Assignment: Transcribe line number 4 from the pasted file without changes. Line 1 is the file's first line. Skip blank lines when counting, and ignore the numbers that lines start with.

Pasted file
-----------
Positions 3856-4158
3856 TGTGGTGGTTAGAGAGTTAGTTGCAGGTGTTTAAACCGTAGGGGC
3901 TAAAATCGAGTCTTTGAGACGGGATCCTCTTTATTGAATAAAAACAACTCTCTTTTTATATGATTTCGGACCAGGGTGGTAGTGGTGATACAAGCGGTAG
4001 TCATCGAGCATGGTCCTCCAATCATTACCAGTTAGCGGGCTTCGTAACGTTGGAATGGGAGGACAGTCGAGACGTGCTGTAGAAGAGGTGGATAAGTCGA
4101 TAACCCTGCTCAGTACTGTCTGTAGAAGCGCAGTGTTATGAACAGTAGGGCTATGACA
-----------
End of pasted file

4001 TCATCGAGCATGGTCCTCCAATCATTACCAGTTAGCGGGCTTCGTAACGTTGGAATGGGAGGACAGTCGAGACGTGCTGTAGAAGAGGTGGATAAGTCGA